Good kulich is good for month and you can enjoy it for all 40 Easter days till Ascension Day. 

Good Thursday I also made a cottage cheese paskha - it is now sitting in the fridge, and I hope it works out too. I will blog about it in my future posts.

More pics of kulich served Easter day coming next week.


Anna said...

Dear, this is so amazing and inspiring! You are an awesome person and a great cook - you keep our traditions and manage to invole the kids and make it interesting for them!

The recipe is great and filled with care and love! One of these days I was actually looking for a kulich recipe. So this is just so helpful! (Well, considering my cooking skills I will most likely be buying the pre-maid ones over and over again, but hey, I have an option now!)

Oh, and remember I was asking you before about the icing - I think this icing shoud also be good for cupcakes for example, no?

You are an absolutely amazing friend, and your recipies are filled with love and care. Tomorrow we will celebrate such a beautiful day! God bless you.

Marina Lukyantseva-Haworth said...

Hola amiga!!!

Thank you so much! Just got back from a Russian Orthodox church here in San Francisco. We all - including the kids - stayed all the long liturgy and had all the stuff blessed. I am happy.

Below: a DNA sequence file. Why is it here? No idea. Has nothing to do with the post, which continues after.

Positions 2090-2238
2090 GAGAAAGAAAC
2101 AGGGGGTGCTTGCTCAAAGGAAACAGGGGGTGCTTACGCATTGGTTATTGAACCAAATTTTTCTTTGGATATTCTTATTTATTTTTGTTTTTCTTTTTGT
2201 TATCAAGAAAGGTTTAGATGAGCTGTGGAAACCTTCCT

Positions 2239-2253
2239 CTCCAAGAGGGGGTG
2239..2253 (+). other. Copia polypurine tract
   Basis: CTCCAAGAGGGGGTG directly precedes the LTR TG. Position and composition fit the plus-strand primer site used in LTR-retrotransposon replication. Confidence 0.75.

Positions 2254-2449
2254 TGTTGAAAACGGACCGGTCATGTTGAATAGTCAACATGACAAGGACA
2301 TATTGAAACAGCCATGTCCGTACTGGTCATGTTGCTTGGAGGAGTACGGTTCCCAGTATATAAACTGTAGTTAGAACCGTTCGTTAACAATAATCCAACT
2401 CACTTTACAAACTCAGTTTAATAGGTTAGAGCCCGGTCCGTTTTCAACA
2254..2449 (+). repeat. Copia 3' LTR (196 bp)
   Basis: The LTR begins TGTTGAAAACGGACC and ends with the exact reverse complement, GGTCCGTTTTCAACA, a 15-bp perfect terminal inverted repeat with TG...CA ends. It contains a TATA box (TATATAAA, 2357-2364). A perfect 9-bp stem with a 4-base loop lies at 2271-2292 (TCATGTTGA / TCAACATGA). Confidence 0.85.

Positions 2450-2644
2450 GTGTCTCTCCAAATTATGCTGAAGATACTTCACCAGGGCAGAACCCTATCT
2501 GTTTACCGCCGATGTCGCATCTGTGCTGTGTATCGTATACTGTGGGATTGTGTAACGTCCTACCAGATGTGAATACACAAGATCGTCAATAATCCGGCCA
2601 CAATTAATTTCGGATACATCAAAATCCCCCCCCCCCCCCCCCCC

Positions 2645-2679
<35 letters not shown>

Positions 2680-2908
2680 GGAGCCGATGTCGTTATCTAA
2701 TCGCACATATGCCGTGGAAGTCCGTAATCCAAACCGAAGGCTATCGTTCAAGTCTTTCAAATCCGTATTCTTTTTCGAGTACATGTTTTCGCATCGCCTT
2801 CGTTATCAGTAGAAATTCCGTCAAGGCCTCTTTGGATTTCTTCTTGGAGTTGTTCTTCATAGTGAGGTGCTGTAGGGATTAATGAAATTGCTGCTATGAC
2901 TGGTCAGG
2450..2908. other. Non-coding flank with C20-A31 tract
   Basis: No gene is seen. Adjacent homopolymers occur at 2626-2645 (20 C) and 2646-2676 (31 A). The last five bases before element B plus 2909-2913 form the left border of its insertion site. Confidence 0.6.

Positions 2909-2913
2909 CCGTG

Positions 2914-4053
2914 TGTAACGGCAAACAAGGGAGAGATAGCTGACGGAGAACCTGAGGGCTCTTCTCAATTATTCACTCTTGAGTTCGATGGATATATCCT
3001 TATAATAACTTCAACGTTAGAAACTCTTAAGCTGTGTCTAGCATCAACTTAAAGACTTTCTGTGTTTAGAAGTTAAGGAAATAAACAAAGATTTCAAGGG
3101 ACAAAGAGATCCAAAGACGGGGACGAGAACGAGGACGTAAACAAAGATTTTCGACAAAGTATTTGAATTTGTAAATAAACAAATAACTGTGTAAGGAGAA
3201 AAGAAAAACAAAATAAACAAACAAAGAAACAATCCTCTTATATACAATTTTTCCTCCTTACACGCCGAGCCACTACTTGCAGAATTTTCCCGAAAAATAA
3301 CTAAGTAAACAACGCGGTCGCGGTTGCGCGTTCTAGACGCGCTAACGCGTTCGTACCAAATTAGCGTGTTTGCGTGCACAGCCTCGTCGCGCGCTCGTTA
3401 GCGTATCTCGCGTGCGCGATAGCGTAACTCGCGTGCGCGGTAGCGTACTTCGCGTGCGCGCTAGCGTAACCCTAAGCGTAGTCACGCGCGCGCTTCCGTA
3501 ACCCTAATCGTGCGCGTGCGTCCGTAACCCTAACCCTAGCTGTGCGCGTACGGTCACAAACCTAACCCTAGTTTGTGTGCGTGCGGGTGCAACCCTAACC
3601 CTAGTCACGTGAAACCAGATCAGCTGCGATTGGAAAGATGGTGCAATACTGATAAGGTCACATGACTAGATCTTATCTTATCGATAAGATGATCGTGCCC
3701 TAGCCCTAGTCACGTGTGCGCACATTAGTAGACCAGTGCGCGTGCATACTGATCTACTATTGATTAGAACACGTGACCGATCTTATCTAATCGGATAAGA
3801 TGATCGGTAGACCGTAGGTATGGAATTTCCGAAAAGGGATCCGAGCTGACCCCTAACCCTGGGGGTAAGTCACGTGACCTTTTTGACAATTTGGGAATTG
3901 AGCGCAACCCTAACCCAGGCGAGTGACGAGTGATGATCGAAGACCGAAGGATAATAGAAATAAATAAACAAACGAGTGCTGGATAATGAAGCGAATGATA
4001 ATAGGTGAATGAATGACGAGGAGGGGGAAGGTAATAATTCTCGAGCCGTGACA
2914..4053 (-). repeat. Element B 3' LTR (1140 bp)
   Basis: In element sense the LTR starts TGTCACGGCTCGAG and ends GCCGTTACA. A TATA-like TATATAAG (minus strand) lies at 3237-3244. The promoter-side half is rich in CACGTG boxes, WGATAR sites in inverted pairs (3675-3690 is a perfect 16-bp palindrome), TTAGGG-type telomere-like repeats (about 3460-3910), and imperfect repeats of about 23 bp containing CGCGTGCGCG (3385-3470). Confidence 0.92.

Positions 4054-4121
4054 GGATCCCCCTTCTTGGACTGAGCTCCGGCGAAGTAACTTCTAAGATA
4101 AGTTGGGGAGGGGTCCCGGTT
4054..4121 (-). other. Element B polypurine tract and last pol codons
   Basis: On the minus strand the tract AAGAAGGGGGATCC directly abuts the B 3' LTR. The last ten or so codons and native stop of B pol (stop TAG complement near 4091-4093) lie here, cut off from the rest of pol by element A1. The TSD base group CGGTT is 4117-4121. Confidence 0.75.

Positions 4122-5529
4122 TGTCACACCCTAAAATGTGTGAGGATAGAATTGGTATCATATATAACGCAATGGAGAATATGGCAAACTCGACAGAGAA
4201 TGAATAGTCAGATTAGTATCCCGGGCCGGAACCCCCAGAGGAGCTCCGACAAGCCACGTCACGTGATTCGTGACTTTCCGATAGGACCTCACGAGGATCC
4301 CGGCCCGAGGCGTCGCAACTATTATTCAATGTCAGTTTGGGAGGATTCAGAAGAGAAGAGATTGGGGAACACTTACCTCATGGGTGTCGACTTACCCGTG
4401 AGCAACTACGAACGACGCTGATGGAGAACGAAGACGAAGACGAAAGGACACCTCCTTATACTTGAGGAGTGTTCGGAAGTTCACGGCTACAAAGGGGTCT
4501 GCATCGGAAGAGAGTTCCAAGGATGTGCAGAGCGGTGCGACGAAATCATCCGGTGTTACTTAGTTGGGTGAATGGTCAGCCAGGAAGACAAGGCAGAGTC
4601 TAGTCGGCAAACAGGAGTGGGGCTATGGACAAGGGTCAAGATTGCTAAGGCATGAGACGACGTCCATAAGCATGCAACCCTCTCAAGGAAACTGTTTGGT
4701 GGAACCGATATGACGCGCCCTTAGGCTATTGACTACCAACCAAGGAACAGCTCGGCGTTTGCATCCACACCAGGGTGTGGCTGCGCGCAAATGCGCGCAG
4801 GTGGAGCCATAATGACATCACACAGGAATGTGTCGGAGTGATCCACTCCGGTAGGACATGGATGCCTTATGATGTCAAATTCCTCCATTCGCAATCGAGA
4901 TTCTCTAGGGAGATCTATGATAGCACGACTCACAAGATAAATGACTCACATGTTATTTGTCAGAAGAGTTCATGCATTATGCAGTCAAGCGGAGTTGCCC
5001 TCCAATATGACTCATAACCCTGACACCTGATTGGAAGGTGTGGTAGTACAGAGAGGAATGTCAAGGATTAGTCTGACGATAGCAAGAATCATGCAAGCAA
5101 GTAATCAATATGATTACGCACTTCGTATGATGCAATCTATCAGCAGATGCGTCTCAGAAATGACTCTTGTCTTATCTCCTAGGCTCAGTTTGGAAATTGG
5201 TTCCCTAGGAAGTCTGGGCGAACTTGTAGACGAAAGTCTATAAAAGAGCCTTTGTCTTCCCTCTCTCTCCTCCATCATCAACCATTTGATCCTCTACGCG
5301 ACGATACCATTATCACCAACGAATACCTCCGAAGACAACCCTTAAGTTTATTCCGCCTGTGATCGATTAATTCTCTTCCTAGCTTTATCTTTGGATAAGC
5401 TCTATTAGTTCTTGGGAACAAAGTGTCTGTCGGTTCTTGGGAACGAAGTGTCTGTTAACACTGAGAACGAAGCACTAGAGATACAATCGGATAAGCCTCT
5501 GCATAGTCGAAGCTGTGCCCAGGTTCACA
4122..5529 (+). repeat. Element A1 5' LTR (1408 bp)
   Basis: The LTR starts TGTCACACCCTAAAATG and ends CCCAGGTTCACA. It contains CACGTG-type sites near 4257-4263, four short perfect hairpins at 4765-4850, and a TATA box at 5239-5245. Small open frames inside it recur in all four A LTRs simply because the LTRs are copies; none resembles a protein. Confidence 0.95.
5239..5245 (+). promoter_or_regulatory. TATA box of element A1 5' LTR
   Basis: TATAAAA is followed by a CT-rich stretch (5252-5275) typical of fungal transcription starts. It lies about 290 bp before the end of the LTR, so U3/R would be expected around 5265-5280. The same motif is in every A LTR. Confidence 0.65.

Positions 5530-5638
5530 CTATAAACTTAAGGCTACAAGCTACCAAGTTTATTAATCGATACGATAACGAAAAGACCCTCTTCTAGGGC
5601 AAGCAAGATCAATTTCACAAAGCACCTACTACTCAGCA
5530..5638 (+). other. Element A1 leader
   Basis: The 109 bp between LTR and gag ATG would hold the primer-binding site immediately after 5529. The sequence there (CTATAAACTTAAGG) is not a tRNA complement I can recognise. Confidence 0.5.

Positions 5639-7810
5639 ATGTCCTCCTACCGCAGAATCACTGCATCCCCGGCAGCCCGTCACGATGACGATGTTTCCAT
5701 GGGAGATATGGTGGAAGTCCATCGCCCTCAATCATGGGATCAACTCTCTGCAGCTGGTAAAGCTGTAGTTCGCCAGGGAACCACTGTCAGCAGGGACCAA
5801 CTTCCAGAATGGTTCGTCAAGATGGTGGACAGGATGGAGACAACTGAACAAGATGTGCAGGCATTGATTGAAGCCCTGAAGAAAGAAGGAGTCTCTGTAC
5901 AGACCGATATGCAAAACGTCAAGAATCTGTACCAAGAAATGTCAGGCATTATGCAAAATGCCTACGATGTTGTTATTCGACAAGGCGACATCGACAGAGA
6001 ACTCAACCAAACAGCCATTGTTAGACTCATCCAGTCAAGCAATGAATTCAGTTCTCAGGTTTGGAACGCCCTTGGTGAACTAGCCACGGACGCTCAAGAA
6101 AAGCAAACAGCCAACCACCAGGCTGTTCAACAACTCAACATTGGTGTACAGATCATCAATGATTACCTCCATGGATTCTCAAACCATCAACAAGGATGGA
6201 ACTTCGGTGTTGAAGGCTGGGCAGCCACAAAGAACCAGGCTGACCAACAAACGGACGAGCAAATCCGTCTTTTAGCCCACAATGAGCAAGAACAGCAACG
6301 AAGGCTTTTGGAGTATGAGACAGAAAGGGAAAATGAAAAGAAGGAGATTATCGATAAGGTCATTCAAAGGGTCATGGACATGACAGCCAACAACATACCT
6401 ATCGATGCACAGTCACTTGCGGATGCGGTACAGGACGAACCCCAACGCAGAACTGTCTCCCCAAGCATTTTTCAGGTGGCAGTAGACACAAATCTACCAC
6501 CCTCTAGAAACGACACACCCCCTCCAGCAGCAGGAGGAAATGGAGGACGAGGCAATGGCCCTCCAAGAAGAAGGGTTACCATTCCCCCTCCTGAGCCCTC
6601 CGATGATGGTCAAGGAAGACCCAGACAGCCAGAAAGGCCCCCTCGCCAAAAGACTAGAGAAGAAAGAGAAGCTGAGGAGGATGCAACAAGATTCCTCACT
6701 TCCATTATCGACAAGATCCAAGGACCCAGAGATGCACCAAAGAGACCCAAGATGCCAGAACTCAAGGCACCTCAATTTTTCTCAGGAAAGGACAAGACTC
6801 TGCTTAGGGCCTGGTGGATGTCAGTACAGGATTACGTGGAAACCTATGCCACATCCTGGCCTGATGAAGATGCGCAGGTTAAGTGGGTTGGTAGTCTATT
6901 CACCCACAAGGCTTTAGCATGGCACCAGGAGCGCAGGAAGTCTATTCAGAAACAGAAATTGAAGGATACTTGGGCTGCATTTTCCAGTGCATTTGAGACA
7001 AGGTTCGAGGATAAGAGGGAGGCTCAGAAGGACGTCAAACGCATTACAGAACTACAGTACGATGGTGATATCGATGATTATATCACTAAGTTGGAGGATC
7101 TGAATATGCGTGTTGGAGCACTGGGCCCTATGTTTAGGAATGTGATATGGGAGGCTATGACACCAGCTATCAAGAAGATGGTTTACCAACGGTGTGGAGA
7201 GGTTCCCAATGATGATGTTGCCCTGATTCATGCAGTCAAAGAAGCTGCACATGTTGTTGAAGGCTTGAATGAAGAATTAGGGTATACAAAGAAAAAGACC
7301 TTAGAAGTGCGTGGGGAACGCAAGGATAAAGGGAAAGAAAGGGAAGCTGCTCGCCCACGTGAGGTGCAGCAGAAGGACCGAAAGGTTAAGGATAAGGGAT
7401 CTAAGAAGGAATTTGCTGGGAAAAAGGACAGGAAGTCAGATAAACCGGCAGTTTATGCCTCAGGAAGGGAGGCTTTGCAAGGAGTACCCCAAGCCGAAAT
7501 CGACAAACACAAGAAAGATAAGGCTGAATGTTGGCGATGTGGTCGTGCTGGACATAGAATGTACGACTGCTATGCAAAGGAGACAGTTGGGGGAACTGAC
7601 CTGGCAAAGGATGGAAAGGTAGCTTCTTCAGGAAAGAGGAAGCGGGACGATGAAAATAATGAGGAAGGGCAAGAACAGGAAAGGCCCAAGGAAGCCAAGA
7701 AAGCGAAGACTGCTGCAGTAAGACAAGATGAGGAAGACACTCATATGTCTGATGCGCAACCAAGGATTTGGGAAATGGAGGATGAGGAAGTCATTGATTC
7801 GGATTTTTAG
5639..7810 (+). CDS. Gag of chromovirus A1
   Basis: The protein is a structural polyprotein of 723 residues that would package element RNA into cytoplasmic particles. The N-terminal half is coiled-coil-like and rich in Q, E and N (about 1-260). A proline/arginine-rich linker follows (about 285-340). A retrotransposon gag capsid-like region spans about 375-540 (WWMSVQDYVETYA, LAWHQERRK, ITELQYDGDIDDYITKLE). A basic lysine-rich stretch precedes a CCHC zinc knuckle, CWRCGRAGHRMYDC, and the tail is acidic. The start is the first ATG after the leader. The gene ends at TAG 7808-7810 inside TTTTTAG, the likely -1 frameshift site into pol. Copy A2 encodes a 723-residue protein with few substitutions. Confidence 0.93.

Icing and frosting are different in my view. Frosting is closer to cream. Icing is... just icing. For cupcakes I would go for frosting.

Happy Easter! Христос Воскресе!

Anna said...

Во истину Воскресе!

Bab said...


A quick question about the ingredients...
I have been browsing recipes these last days since my teacher (learning russian) talked about this cake/bread.

I noticed many have raisins and candied citruspeel, while some are just the bread and no "filling". Is that a matter of taste or local variatons ?

This seems by far the most "real" recipe :)
Looking forward to testing it!

Marina Lukyantseva-Haworth said...

Hi and thank you for your comment!
Normally, kulich (Easter cake/bread) does have raisins when candied citruspeel is optional.

When is is, of course, a matter of taste, I believe there are is also some meaning to it. Kulich is meant to be very rich in calories and sweet (you consume it after a 40-day Lent), and its sweetness should represent the triumph of live over death. I've also heard that raisins represent dead people who will rise after death but I am not sure this one is true.

Anyways, I always add raisins, and I think it is the traditional recipe.

People say it is not easy to make a good kulich but it is not that hard. Just do it with love, and it will work out.